The National Traffic and Motor Vehicle Safety Act of 1966 introduced a new concept to motorist safety: the forgiving roadside. A year before that act was implemented, engineers at the Texas A&M Transportation Institute’s (TTI’s) Proving Ground Research Facility developed and crash-tested breakaway sign supports — just one example of the new philosophy then being put into practice. The TTI-tested sign supports quickly became a staple along the nation’s new Interstate Highway System.
“The breakaway system allowed a post to safely break away from its base when struck, preventing motorists from being killed or seriously injured in many cases,” explains Lance Bullard, head of TTI’s Roadside Safety and Physical Security Division. Numerous other safety devices were developed and tested, including crash cushions, concrete barriers, guardrails and cable barriers. Today, safety devices certified by TTI are on numerous roadways in the nation.
In 2001, TTI began crash-testing and designing bollards and other perimeter security devices for the U.S. State Department for use at embassies, consulates and military bases around the world. And now, researchers are preparing for low-speed bollard crash testing following a recently approved standard designed to improve storefront safety.
Located on 2,000 acres with 3.5 miles of paved runways, the Proving Ground has hosted thousands of full-scale crash tests. The facility is also home to numerous other permanent programs and equipment that, taken together, ensure our nation’s roadways will continue to be safer.
The Center for Transportation Computational Mechanics
Using sophisticated computer simulation and impact analysis software, researchers can predict the performance of roadside safety and perimeter security devices before an expensive, full-scale crash test is conducted. Researchers use a 3-D scanning device, called a FARO® Edge, to scan each individual vehicle part. “Because of our simulation capabilities, we are able to do a lot more than just crash testing,” Bullard explains. “We can create a virtual connected vehicle and infrastructure test bed without having to actually build it first — which saves money, time and resources.”
Congress has required that by 2016 the tolling industry develop interoperability standards allowing locally issued toll tags to work anywhere in the nation. “We’re testing a possible solution from two equipment manufacturers,” explains TTI Associate Research Scientist Roberto Macias. “We’re using the radio-frequency identification toll tags from various agencies and determining if the tested products can read them and if the vendors can be tied together.”
TTI conducts its testing by sending vehicles equipped with various toll tags through a toll gantry equipped with the transponders from the manufacturers. Macias says the project is halfway completed, with phase two beginning this summer.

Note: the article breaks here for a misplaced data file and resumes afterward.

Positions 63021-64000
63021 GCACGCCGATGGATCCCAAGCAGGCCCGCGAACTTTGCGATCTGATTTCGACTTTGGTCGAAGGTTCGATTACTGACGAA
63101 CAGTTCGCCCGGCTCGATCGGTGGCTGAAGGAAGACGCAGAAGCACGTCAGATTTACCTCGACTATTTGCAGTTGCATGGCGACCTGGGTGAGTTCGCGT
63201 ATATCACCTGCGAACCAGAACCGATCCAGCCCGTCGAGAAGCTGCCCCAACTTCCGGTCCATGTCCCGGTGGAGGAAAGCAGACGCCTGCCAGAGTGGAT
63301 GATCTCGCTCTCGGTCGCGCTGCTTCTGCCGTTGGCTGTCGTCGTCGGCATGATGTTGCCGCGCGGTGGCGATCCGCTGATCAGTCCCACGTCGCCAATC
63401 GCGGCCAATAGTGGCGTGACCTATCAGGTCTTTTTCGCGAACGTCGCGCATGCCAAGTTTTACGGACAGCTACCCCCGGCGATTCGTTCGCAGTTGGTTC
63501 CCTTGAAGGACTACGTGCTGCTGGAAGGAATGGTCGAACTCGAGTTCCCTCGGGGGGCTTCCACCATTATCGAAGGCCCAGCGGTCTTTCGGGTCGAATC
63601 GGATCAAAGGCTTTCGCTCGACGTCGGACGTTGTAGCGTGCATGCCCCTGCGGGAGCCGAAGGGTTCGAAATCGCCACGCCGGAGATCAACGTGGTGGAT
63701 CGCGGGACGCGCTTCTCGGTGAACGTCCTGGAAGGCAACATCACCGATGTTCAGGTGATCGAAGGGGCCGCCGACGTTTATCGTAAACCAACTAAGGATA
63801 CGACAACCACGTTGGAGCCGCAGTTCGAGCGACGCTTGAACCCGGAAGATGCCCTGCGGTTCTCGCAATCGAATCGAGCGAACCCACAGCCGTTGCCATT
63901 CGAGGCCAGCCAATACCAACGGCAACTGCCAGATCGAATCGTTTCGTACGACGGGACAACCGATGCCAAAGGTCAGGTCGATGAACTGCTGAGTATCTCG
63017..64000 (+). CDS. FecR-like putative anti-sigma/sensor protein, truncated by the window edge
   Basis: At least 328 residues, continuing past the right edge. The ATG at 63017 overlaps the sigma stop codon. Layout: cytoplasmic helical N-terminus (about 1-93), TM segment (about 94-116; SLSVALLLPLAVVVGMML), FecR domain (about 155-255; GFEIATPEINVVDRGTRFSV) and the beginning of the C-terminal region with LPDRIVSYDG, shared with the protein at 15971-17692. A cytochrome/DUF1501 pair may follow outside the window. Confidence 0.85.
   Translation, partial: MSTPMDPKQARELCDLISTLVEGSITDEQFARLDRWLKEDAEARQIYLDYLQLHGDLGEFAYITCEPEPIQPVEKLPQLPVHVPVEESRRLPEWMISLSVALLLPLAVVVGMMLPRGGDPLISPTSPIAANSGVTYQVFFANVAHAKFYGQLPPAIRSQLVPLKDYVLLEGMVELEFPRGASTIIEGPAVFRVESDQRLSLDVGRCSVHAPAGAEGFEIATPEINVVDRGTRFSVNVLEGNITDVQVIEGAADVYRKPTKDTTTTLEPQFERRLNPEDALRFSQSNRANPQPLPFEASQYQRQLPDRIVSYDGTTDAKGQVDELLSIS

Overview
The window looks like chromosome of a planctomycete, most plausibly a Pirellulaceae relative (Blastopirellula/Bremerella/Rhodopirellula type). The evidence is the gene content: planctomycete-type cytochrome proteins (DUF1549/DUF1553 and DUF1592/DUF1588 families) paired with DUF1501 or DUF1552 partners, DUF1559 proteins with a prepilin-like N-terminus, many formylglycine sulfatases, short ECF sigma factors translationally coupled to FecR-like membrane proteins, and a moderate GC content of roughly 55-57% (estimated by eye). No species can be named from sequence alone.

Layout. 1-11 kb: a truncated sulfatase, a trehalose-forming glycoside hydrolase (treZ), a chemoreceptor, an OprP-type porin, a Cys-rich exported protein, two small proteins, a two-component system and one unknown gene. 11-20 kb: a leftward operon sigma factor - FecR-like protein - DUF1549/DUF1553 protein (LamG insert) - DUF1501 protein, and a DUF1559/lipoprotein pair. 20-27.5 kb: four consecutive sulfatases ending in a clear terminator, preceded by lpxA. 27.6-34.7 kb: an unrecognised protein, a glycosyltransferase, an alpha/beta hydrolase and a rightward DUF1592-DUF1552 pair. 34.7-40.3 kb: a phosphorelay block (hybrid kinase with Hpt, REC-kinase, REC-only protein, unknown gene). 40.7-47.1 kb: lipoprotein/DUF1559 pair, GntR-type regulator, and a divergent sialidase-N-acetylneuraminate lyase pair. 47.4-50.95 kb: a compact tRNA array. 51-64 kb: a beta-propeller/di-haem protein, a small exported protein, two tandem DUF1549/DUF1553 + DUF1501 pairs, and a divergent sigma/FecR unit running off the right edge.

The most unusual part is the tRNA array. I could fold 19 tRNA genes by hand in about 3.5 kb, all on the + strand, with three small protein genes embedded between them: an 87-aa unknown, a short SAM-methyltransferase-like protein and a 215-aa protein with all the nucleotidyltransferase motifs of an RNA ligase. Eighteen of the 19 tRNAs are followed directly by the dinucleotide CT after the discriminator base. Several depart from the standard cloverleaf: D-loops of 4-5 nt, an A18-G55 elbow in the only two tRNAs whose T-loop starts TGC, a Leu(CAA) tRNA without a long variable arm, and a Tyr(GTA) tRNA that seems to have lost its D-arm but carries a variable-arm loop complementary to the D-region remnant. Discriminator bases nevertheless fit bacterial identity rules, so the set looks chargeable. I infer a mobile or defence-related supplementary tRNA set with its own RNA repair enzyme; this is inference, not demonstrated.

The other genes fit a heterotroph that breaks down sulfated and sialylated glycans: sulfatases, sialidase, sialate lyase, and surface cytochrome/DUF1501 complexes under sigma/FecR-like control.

Connected Transportation Initiative
TTI’s Connected Transportation Initiative, which covers all modes of transportation, is paving the way toward a future where cars can reliably communicate with each other and the roadside infrastructure.
“We’ve been selected to conduct several large, innovative Texas Department of Transportation [TxDOT] projects, and we’re working on others with Battelle Memorial Institute and the University of Michigan,” says TTI Associate Research Engineer Rajat Rajbhandari, who heads up the connected vehicle test bed.
TTI’s research will examine ways to solve the problem of wrong-way driving, as well as investigate the potential for truck platooning, which enables connected commercial vehicles to safely, efficiently travel close together to save time and energy. Using advanced technologies, researchers are also exploring opportunities to enhance transit, bicycle and pedestrian safety.
Vehicle Detection Testing
To improve reliability and accuracy, TTI researchers are testing new vehicle-detection products for use at signalized intersections. Many of these new products have not been fully vetted, and TTI offers the space to replicate a large, high-speed urban intersection. The new types of vehicle-detection devices are designed to be more accurate, less costly and less intrusive to the motoring public.
“The Proving Ground allows us to test the new products in all kinds of weather conditions, day and night,” says TTI Research Engineer Dan Middleton, who’s conducting the research on behalf of TxDOT.
Adaptive Vehicle Control
Individuals with physical disabilities need special equipment to safely operate their vehicles. Working with the Texas Department of Assistive and Rehabilitative Services, TTI makes sure the equipment is installed properly, the vehicle is structurally sound, and safety is not compromised due to modifications of the accelerator, brake and other vehicle components.
The Central/Western Field Test Center
Since 1971, TTI has evaluated and calibrated pavement friction trailers (skid rigs) used by 25 state departments of transportation. The center ensures that the skid rigs, which test the friction characteristics of pavements, are working properly and comply with American Society for Testing and Materials standards.